Tree Mortality - Replanting After the Trees Die
Train the Trainer Workshop
for UCCE Master Gardeners
This workshop will provide information and resources to help UCCE Master Gardeners answer questions from the public about tree mortality.
The Issue: California, and the Sierra Nevada in particular, is experiencing an unprecedented die off of trees on both private and public lands. Aerial survey in 2016 showed that over 102 million have died in the last four years of drought, including over 62 million in 2016 alone. Die off of trees at this scale is a result of two intertwining factors, the historic drought and the overstocked condition of our forests and woodlands. Decades of fire suppression and harvesting of the largest and most resilient trees means that the Sierran landscape has become overcrowded with vegetation vulnerable to wildfire and insect epidemics.
Throughout the Sierra, landowners have lost trees, leaving them wondering what to replant. Current assistance and outreach programs, through state and county based tree mortality task forces, have been focused on assisting local jurisdictions and landowners to remove and dispose of hazard trees. CalFire is beginning to offer reforestation assistance to landowners who qualify for the California Forest Improvement Program (CFIP). This assistance, while valuable, has been limited to date and only those with at least 20 acres of land are eligible to apply for the funds.
Registration open through June 2nd or until workshop filled.
May 31, 2017
American Legion Hall, Sutter Creek
Organized by CalFire, Richard Harris
There have been no efforts to assist or guide landowners of smaller parcels on how or if to revegetate after tree die off. Without some clear guidance, individuals may choose to forego replanting of conifers in the mistaken belief that this mortality event means conifers have no place in the Sierra landscape. This may lead to increased introduction of non-adapted species and a loss of forest ecosystem function and services.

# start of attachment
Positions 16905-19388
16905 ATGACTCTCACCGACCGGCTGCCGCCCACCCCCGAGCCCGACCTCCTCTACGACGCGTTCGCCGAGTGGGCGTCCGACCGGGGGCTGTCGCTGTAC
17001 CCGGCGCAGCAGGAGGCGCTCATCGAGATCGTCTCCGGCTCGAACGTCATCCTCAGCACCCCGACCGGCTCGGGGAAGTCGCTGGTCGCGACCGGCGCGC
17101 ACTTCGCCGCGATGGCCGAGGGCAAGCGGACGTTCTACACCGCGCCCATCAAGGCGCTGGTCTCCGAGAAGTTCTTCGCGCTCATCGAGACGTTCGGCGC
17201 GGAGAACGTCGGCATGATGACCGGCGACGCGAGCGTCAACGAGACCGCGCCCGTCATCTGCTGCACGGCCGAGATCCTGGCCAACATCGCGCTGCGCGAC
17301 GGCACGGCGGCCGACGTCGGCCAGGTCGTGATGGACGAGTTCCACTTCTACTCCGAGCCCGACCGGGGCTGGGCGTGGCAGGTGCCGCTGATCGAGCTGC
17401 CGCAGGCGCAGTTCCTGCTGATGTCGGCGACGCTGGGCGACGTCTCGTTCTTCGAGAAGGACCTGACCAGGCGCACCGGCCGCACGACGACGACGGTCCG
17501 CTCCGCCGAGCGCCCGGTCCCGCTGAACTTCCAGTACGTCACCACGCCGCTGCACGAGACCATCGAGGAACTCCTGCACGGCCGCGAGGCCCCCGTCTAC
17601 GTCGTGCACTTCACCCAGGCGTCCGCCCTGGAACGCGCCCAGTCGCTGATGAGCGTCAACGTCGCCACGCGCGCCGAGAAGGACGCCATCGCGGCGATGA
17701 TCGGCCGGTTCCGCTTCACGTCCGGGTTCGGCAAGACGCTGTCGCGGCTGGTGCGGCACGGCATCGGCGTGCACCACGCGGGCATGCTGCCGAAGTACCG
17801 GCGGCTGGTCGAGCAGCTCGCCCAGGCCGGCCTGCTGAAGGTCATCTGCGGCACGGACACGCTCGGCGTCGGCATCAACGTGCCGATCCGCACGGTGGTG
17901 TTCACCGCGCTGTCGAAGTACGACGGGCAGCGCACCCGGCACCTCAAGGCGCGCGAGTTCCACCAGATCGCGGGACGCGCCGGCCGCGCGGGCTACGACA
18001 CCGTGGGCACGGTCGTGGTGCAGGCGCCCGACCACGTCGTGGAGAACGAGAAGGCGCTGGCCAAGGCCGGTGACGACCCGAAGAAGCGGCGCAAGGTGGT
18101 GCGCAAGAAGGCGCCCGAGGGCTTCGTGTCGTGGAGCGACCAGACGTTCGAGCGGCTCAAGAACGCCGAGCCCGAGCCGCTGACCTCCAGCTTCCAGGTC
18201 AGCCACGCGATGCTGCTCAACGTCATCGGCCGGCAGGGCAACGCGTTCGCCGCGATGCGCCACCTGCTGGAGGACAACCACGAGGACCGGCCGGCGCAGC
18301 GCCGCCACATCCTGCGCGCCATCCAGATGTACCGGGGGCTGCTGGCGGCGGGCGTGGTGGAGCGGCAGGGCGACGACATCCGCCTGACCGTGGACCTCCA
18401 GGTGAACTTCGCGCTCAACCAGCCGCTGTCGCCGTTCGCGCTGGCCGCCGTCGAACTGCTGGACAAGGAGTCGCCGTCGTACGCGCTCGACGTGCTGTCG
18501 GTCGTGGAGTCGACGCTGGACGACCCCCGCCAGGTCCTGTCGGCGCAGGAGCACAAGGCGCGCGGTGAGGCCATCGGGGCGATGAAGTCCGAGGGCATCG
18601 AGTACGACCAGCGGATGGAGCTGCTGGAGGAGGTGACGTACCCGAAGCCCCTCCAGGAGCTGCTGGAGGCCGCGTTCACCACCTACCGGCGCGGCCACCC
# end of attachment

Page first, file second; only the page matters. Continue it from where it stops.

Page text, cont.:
The Solution: Utilizing the expansive network of UCCE Master Gardener Volunteers to provide guidance to small parcel owners, local jurisdictions, NGOs, home owners associations, and interested others on revegetation/reforestation after tree mortality in the Sierra Nevada. Currently Master Gardener volunteers throughout the region are being asked “what do I plant now that all the conifers are dead?”
Who Should Attend: Any UCCE Master Gardeners from a county affected by tree mortality including but not limited to Plumas, Sierra, Placer, Nevada, El Dorado, Amador, Calaveras, Tuolumne, Mariposa, Merced, Madera and Fresno counties. If you are a Master Gardener in another county but still are interested in this topic you are welcome to attend.
Dates: There are two regional workshops being offered:
El Dorado County Workshop
Date & Time: June 6, 2017, 9:00 am to 4:00 pm
Location: Forebay Park Building, 5581 Gail Drive, Pollock Pines, CA 95726, field trip to Sly Park
Tuolumne County Workshop
Date & Time: June 14, 2017, 9:00 am to 4:00 pm
Location: Tuolumne County Ambulance Headquarters, 18440 Striker Court, Sonora, CA 95370
Cost: There is no fee for active UCCE Master Gardeners in good standing. For others, the cost is $40. The workshop includes handouts, resources, light refreshments and lunch. Please register by June 2nd for the first workshop and June 9th for the second workshop.
Online Registration - registration open through June 2nd or until workshop is filled.
Download Replanting After the Trees Die flyer.
|9:10:||The issue (causes, drought, scale), Susie Kocher, Natural Resources Advisor, UC Cooperative Extension Central Sierra, El Dorado, Amador, Calaveras and Tuolumne Counties|
|9:30:||Bark Beetles in Conifers, Beverly Bulaon, Entomologist, USFS Stanislaus Forest|
|10:10:||Forest Succession After Bark Beetle Invasion in BC, Jody Axelson, Forestry Specialist, University of California Cooperative Extension, UC Berkeley|
|10:50:||Climate Change & Forest Genetics, Jessica Wright, USDA Forest Service|
|11:30:||Landscape Trees and Climate Change, Igor Lacan, Urban Forestry Advisor, UC Cooperative Extension, San Mateo - San Francisco Counties|
|12:10:||Lunch - Provided|
|12:40:||Site Preparation, Replanting, and follow up - Seedling Program with El Dorado County & Georgetown Divide Resource Conservation District, Mark Egbert, District Manager|
|1:20:||Overview of CalFIRE Assistance Programs & Local Laws, Zsolt Katay & Mary Huggins, CalFIRE Forestry Assistance Specialists|
|2:30:||Head to the woods!
Focus on: Site prep, planting, brush management, removing trees, insect damage, accessing tree health, tree removal contractor